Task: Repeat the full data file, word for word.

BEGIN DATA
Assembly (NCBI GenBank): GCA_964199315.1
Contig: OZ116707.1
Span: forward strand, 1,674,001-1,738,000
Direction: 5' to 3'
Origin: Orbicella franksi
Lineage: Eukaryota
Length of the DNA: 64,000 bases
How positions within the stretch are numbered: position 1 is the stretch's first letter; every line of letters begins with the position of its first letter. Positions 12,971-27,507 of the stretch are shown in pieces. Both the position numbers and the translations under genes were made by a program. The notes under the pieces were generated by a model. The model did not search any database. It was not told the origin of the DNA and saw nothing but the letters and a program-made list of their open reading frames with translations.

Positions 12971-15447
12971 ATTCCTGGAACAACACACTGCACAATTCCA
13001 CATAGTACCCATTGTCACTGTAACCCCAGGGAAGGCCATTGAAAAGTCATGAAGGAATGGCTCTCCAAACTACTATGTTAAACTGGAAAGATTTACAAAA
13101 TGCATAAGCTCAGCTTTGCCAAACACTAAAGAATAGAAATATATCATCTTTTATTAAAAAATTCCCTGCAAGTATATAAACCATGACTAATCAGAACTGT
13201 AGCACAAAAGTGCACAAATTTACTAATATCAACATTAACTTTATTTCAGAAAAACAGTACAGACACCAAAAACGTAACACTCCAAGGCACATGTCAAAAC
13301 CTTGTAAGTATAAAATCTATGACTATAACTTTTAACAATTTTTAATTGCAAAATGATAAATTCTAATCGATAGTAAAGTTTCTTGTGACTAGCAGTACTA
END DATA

Assembly (NCBI GenBank): GCA_964199315.1
Contig: OZ116707.1
Span: forward strand, 1,674,001-1,738,000
Direction: 5' to 3'
Origin: Orbicella franksi
Lineage: Eukaryota
Length of the DNA: 64,000 bases
How positions within the stretch are numbered: position 1 is the stretch's first letter; every line of letters begins with the position of its first letter. Positions 12,971-27,507 of the stretch are shown in pieces. Both the position numbers and the translations under genes were made by a program. The notes under the pieces were generated by a model. The model did not search any database. It was not told the origin of the DNA and saw nothing but the letters and a program-made list of their open reading frames with translations.

Positions 12971-15447
12971 ATTCCTGGAACAACACACTGCACAATTCCA
13001 CATAGTACCCATTGTCACTGTAACCCCAGGGAAGGCCATTGAAAAGTCATGAAGGAATGGCTCTCCAAACTACTATGTTAAACTGGAAAGATTTACAAAA
13101 TGCATAAGCTCAGCTTTGCCAAACACTAAAGAATAGAAATATATCATCTTTTATTAAAAAATTCCCTGCAAGTATATAAACCATGACTAATCAGAACTGT
13201 AGCACAAAAGTGCACAAATTTACTAATATCAACATTAACTTTATTTCAGAAAAACAGTACAGACACCAAAAACGTAACACTCCAAGGCACATGTCAAAAC
13301 CTTGTAAGTATAAAATCTATGACTATAACTTTTAACAATTTTTAATTGCAAAATGATAAATTCTAATCGATAGTAAAGTTTCTTGTGACTAGCAGTACTA